The Japanese are often looked upon as somewhat obstinate and unyielding, conservative and traditional.
Like so much mythology concerning the Japanese, the constructed reality to which many have been led to believe, has been thoroughly debunked as hackneyed regurgitated drivel—the academy of stale third-hand piffle—courtesy of crumbling ivory towers—brewing and stewing conjecture and supposition as to the way the Japanese should or should not be—this constructed narrative has now been rendered obsolete.
The Japanese have always embodied the notion to seek reason, ideas, and guidelines from Outside Worlds, internalising the findings, setting objectives for the newly acquired objects their affection—this is the Way of the Japanese.
Fortunately for the Japanese, they were able to experience 260 years of undisturbed peace at the tip of the sharpest sword in the drawer, which happened to be that of Ieyasu Tokugawa.
Through this, the Japanese manifest their essence into our Earthly World by the extraordinary will of collective super-consciousness weaving Shinto into Buddhism creating the modern Japanese—the curators of Civilization Three.
Alas, all good things must come to an end—American gunboat diplomacy mightier than the sharpest sword, thus the reign of peace came to an end at the behest of the Americans with Mammon’s eyes squarely fixed upon the treasures embedded inside Japan.
After the dust settled and industrialisation became the plan, the Japanese sent envoys to explore the new worlds—a kind of missionary, not to convert the Occxie masses to become Japanese, but to probe the world for concepts and materials to initiate the burgeoning nation of modern Japan.
The incredible story of the rise of the Japanese as the creators of Civilization Three, begins as a journey marked by an innate curiosity as to the blueprints of the outside industrialised world, and when the Iwakura mission was initiated just a few short years after the end of the Tokugawa Clan reign.
The Iwakura Mission was certainly imaginative when selecting the participants for this arduous fact finding mission to unknown corners of the globe.
Not only was the mission filled with aspiring diplomats and industrialists, but also included children such as Tsuda Umeko, the youngest member at just six years old, Aunty Umeko is one of the earliest pioneers in Women’s Education as the founder of Tsuda University.
The Japanese spirit of modifiability manifests as the notion of constant incremental improvement—kaizen—embodying the notion of flexibility—a sharp contrast to the misconstrued representation of the Japanese as an unmoved, cold, calculating race; thus, everything in Japan is Carved In Stone.
In actuality, the Japanese exhibit either flexibility or rigidity according to the actual requirements of any specific situation—displaying not only the foresight of flexibility, but the acumen to ‘read the air’ while engaging in dialogue with the worm (intuition), and maintain rigidity when doing so serves their greater purpose.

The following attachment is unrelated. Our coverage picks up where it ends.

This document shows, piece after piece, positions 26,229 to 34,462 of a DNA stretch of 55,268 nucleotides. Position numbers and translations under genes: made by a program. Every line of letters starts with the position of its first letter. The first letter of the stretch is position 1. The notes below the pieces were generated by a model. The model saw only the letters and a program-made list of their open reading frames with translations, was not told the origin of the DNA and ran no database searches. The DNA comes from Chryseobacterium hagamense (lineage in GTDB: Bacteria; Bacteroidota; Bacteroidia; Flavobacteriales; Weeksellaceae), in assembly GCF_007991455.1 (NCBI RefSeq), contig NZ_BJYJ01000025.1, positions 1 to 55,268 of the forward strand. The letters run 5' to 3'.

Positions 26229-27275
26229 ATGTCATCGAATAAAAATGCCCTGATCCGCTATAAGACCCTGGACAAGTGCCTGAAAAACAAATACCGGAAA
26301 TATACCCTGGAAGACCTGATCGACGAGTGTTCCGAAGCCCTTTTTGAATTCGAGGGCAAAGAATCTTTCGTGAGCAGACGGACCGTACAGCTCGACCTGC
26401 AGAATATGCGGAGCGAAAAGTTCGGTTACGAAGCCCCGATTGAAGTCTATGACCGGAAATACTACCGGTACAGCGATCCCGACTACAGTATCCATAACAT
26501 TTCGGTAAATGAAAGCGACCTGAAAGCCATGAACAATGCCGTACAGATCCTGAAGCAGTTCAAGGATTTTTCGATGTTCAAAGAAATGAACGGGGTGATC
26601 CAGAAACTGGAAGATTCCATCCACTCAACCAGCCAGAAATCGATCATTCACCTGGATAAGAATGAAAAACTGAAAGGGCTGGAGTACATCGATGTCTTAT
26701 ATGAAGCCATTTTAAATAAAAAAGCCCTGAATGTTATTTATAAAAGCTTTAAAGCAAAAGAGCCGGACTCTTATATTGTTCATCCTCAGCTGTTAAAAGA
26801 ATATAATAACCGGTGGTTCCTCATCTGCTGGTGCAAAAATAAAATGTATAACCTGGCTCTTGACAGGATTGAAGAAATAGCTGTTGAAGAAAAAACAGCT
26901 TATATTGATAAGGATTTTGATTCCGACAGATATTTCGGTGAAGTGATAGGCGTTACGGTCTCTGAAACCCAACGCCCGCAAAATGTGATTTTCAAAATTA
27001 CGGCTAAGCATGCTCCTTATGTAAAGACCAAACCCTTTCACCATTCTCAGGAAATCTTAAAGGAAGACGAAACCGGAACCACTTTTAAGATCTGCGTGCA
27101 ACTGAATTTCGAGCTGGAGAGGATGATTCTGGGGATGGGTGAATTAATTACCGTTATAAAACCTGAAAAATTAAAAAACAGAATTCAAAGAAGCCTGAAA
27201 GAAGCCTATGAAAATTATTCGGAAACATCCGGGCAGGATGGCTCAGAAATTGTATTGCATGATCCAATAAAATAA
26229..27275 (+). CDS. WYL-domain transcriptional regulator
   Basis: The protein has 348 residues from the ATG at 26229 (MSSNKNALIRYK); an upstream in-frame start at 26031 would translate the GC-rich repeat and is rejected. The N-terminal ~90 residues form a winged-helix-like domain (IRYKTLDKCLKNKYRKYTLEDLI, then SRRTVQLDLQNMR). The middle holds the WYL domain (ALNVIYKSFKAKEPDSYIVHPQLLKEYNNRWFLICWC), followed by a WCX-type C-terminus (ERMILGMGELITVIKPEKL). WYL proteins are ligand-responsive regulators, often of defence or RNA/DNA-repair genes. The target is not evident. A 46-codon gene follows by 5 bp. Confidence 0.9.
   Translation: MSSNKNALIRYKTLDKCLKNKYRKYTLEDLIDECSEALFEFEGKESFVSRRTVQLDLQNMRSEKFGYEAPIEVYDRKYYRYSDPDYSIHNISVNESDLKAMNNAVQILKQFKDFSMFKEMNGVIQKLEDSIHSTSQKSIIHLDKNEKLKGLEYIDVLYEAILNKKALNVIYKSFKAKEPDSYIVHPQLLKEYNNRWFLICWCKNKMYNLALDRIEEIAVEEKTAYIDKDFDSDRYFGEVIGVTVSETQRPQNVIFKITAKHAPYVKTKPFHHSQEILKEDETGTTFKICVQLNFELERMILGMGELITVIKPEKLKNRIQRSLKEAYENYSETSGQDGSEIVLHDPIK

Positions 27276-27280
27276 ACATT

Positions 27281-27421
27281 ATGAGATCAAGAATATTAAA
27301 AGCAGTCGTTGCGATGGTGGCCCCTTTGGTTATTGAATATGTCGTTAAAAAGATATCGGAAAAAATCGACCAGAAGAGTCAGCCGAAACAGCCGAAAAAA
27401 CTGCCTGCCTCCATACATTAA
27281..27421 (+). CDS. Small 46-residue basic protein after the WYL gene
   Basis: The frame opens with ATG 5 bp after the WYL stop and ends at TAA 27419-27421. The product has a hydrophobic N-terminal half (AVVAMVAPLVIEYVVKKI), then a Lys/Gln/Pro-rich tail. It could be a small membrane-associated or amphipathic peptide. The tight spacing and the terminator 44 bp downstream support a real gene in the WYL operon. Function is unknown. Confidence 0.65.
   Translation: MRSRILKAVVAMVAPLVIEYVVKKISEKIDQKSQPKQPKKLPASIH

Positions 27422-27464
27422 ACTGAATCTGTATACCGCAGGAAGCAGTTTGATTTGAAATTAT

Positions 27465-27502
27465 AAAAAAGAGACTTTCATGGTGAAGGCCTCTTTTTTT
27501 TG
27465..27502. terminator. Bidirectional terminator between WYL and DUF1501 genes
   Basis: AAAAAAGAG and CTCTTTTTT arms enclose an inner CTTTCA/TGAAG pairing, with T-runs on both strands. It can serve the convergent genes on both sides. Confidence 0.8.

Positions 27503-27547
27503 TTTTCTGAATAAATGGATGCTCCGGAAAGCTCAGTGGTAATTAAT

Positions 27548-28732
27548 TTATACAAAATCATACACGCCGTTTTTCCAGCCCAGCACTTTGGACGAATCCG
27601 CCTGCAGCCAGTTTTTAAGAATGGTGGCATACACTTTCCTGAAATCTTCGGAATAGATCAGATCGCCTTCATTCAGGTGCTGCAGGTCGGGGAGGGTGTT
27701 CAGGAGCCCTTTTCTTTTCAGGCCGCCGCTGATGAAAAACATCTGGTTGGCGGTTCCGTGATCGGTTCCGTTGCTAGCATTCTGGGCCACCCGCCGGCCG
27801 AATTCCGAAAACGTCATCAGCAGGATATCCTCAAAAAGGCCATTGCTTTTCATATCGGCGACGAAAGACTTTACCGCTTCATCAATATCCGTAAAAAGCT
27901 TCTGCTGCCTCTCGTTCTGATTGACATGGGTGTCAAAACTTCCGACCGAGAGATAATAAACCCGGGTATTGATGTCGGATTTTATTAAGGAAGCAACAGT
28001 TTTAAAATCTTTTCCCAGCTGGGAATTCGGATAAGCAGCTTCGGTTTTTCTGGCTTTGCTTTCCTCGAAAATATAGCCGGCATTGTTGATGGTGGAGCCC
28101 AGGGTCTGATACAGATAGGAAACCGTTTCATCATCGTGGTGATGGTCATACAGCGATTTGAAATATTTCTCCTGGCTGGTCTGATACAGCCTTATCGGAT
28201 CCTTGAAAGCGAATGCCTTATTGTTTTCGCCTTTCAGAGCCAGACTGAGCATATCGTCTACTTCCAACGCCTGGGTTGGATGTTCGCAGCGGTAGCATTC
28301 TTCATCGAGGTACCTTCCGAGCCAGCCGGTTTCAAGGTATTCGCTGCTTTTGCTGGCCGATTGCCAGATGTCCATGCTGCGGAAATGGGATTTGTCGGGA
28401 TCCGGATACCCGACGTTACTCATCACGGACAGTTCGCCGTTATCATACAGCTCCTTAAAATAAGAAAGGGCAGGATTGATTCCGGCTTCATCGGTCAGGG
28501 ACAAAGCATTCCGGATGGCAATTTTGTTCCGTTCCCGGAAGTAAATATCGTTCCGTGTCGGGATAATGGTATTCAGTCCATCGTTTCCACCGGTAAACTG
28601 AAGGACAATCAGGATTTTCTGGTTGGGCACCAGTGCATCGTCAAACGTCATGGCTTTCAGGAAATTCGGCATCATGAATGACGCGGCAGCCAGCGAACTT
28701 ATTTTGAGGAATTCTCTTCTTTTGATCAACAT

Japanese disposition in large part come from the innate understanding of two important protocols embedded inside the Japanese language for navigating the world of stories—seeing reality through two distinct lenses—tatemae & honne—imperative fundamentals to recognise the world as layers—becoming super-conscious as to the difference between “constructed reality to which everybody pays lip service” and the raw reality of any given situation.
The ability of the Japanese to intuitively apply flexible or rigid protocol, according to situational awareness—the highest level of this earthly material game, and the main reason the Way of the Japanese are meticulously studied, analysed, and researched somewhat like the Japanese did at the dawn of Emperor Meiji’s industrial Japan.
As the Japanese understood the value of keeping the Japanese identity while integrating the newest technology via Occxie-land and their Age of Reason, they have successfully navigated the tricky waters of modern civilization and at great cost to the Japanese nation over several decades in the early 20th century.
Indeed, the merging of the Japanese foundational constitution written by Shōtoku Taishi in 604, the constitution of the Meiji government, and the third document brought to the Japanese via nuclear warheads, completes the documentation as the blueprint for the future of the Japanese nation.
An incredible journey throughout the nooks and crannies of Hardcore History, the Japanese have evolved into a nation of passionate, yet peaceful people and diligent citizens.
Unequivocally, Japanese society runs like a well oiled mechanism, going through industrialisation while coming out the other side a highly technologically advanced nation with the Yamato Spirit imprinted firmly on the sacred soil of Japan—the curators of Civilization Three.